Some pictures from the village of Csikszentsimon, Romania where I volunteered at a local school:

(Full disclosure - this picture was taken in a different village)
In addition to learning about the US flag, we made hand turkeys.


I laughed every time I saw one of these lights - watch until the end. 

One more from Wadi Rum, Jordan

Finally, thanks to the many, many people who helped me with my suitcase.

Tuesday, December 15, 2015


I wrote down pretty much everything I ate during my trip. Some highlights.

Pancakes with mountain berry jam (Ljubljana, Slovenia).

A slice of authentic Bled cream cake - don't be fooled by imitations (Park Restaurant and Cafe in Lake Bled, Slovenia).

Small plates at Male Madlane, a restaurant located in an apartment overlooking the Adriatic Sea (Rovinj, Croatia).

Plum dumplings (Brasov, Romania)

Covrigi - pretzels sprinkled with sesame or poppy seeds.  There are places selling these everywhere Romania, along with gogosi, doughnuts stuffed with various sweet and savory fillings.  Covrigi and gogosi stuffed with cheese were the mainstays of my diet in Romania (Gare du Nord, Bucharest, Romania).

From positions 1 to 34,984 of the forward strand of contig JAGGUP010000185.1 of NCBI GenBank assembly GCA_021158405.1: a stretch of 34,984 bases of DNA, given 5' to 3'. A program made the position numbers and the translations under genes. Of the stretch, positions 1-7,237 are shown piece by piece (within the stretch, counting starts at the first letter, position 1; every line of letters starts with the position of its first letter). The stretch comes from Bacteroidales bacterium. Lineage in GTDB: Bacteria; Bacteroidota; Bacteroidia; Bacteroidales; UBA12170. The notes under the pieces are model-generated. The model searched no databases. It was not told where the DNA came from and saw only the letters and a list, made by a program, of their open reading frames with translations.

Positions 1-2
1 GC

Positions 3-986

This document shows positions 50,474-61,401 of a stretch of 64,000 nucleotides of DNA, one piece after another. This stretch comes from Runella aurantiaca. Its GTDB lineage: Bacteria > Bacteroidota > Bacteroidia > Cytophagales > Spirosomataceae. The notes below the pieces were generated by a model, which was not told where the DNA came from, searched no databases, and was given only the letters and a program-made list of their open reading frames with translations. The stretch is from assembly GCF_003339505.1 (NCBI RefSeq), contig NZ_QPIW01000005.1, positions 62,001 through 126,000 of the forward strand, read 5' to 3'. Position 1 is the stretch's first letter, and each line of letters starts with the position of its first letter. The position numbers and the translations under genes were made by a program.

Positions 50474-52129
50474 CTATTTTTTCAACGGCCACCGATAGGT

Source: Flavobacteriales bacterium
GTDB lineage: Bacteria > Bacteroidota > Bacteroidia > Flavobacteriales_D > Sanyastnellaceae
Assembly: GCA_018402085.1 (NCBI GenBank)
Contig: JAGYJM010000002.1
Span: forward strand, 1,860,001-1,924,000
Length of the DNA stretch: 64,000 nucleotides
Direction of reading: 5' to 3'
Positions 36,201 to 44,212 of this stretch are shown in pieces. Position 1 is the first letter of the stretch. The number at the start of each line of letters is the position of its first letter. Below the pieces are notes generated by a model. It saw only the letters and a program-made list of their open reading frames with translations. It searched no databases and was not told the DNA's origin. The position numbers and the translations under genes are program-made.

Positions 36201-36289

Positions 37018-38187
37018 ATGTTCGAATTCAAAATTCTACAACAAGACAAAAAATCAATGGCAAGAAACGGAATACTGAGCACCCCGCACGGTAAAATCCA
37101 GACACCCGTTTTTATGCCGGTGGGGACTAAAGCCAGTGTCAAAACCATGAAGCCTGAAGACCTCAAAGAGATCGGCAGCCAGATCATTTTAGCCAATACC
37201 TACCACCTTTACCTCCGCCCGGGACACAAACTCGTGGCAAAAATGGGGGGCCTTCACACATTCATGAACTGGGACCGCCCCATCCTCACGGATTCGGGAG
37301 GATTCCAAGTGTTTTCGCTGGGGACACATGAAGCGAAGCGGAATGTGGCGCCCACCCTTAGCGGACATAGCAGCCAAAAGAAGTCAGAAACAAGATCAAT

Cheese wrapped in tree bark (Farmers' market in Sibiu, Romania).

Cheese burek with yogurt.  I ate burek in every country and I ate it at least four times a week.  This was the best (Buregdzinica Bosna Restaurant in Sarajevo, Bosnia and Herzegovina).

Popcorn and corn in a cup are available everywhere in Serbia and Bulgaria (Varna, Bulgaria).

There are coffee machines on every block in the Balkans and the coffee is surprisingly good
(Varna, Bulgaria).

Shopska salad, the national dish of Bulgaria - feta-like cheese (and lots of it), tomatoes, cucumbers, and onions (Dayana Restaurant in Plovdiv, Bulgaria).

Fresh squeezed pomegranate juice (Goreme, Turkey)

Gozleme - pancakes filled with cheese (Nazar Borek and Cafe in Goreme, Turkey).

Katmer - griddled pastry filled with kaymak (similar to clotted cream) and sprinkled with pistachios (Serger Bakery in Istanbul, Turkey).

I first tried khachapuri, a pastry filled with white Georgian cheese, in Uzbekistan and I loved this version (Khachapuria Bakery in Jerusalem, Israel).

A wonderful meal of katayef - pancakes stuffed with white cheese or walnuts and cinnamon (Dewan al-Saraya Old City Abu Ashraf Restaurant in Nazareth, Israel)

Sabich - an absolutely fantastic sandwich invented in Israel. Lightly fried eggplant, chopped hardboiled eggs and all sorts of spreads and seasonings (near the Mahane Yehuda Market in Jerusalem, Israel).

Wednesday, December 2, 2015

Israel and Jordan